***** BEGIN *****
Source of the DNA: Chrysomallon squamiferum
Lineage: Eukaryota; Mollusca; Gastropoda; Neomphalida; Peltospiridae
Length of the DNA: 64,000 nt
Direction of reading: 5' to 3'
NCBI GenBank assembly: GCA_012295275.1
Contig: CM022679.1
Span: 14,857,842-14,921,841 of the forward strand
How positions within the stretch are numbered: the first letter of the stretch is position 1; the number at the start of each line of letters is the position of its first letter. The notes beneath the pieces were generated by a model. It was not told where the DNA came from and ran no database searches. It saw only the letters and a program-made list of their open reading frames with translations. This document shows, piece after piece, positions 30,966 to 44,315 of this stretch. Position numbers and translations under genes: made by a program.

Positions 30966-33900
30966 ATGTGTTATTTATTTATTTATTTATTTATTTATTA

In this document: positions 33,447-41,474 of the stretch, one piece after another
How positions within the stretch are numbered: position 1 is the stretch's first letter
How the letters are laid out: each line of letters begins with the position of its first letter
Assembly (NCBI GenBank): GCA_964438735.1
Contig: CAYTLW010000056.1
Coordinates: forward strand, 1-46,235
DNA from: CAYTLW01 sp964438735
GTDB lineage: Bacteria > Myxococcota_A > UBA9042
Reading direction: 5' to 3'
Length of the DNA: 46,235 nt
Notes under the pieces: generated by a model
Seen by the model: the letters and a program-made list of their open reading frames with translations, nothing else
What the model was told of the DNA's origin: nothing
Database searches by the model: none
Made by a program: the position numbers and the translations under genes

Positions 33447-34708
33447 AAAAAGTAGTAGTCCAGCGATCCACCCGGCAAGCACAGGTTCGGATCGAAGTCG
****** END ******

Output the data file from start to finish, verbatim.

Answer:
Source of the DNA: Chrysomallon squamiferum
Lineage: Eukaryota; Mollusca; Gastropoda; Neomphalida; Peltospiridae
Length of the DNA: 64,000 nt
Direction of reading: 5' to 3'
NCBI GenBank assembly: GCA_012295275.1
Contig: CM022679.1
Span: 14,857,842-14,921,841 of the forward strand
How positions within the stretch are numbered: the first letter of the stretch is position 1; the number at the start of each line of letters is the position of its first letter. The notes beneath the pieces were generated by a model. It was not told where the DNA came from and ran no database searches. It saw only the letters and a program-made list of their open reading frames with translations. This document shows, piece after piece, positions 30,966 to 44,315 of this stretch. Position numbers and translations under genes: made by a program.

Positions 30966-33900
30966 ATGTGTTATTTATTTATTTATTTATTTATTTATTA

In this document: positions 33,447-41,474 of the stretch, one piece after another
How positions within the stretch are numbered: position 1 is the stretch's first letter
How the letters are laid out: each line of letters begins with the position of its first letter
Assembly (NCBI GenBank): GCA_964438735.1
Contig: CAYTLW010000056.1
Coordinates: forward strand, 1-46,235
DNA from: CAYTLW01 sp964438735
GTDB lineage: Bacteria > Myxococcota_A > UBA9042
Reading direction: 5' to 3'
Length of the DNA: 46,235 nt
Notes under the pieces: generated by a model
Seen by the model: the letters and a program-made list of their open reading frames with translations, nothing else
What the model was told of the DNA's origin: nothing
Database searches by the model: none
Made by a program: the position numbers and the translations under genes

Positions 33447-34708
33447 AAAAAGTAGTAGTCCAGCGATCCACCCGGCAAGCACAGGTTCGGATCGAAGTCG